The human needs driving the rise in gardening, and how to start one

Customers shop at Fort Collins Nursery in Fort Collins, Colo., on April 30, 2020. Local garden centers and Colorado master gardeners say they've seen a huge surge of interest in growing food crops in home gardens since the coronavirus pandemic upended daily life almost two months ago, leaving nearly 300,000 Coloradans unemployed and most of its residents at home under strict social distancing guidelines.

(CNN)Local plant nurseries are seeing spikes in seed sales.

People are starting vegetable gardens big and small, including a plethora of backyard plots and windowsill herbs.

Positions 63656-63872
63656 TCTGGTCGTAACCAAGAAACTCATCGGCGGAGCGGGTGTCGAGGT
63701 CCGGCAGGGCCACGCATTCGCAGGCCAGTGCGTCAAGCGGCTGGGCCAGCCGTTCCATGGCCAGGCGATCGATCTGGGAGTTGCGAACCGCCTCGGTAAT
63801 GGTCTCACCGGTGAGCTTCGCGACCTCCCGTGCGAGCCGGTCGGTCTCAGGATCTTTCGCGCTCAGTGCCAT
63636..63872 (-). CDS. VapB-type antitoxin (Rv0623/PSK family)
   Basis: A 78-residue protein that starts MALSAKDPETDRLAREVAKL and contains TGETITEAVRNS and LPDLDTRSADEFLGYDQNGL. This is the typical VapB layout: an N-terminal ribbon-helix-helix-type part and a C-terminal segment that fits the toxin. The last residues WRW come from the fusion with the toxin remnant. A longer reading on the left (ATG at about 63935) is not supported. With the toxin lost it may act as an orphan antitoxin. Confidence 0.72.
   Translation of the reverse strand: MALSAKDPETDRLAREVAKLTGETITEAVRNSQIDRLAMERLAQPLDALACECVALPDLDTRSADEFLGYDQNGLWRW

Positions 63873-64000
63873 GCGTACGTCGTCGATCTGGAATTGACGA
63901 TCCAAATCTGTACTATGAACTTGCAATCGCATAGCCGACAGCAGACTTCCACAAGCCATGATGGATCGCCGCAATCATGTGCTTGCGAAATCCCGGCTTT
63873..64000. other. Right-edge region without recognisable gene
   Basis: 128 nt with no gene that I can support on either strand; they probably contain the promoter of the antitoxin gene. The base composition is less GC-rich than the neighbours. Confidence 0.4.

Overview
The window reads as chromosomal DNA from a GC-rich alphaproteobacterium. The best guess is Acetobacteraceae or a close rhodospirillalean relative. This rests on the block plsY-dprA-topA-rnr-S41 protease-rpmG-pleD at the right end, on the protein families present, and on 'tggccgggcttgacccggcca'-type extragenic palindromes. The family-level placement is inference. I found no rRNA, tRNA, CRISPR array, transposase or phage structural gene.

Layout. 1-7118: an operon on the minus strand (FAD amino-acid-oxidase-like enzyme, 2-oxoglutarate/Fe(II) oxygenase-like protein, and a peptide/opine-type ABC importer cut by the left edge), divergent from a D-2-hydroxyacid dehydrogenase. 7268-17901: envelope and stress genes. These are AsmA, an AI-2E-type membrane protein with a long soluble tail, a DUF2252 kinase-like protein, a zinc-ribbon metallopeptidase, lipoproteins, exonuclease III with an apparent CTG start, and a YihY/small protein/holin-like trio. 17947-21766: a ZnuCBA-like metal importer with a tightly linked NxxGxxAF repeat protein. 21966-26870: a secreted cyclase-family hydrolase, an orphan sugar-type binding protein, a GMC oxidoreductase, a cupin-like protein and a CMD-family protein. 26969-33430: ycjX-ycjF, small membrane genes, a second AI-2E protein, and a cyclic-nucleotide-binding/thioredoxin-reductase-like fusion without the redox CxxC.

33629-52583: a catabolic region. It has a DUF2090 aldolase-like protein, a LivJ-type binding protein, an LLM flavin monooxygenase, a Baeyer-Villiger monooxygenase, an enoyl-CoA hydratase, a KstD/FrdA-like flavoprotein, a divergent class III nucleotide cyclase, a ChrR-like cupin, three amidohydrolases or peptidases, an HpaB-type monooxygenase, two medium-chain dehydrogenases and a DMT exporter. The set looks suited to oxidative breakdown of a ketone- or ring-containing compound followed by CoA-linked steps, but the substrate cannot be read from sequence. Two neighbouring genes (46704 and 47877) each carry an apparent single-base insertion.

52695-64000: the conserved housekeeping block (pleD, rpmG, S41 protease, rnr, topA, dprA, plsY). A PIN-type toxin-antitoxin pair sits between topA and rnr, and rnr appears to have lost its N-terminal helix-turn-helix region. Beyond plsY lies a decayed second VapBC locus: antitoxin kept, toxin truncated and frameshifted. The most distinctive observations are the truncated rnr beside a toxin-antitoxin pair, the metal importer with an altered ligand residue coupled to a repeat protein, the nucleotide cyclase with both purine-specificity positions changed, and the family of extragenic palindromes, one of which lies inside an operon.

Some plant lovers are engaged in community gardens where they work in timed shifts, maintaining proper distance while wearing masks and cleansing tools for the next use.
    As people sheltering in place take up hobbies and start projects to fill the time during the coronavirus pandemic, gardening is blooming.
    Caring for a garden can be a respite from the horrors of the pandemic, as it serves several natural desires related to accomplishment, community and belonging and staying connected with nature.
    It can get partners and the whole family outside, happily bonding while doing an activity together.
    It can also help to alleviate food insecurity as some incomes dwindle and concerns about the food supply grow.
    "There's just a greater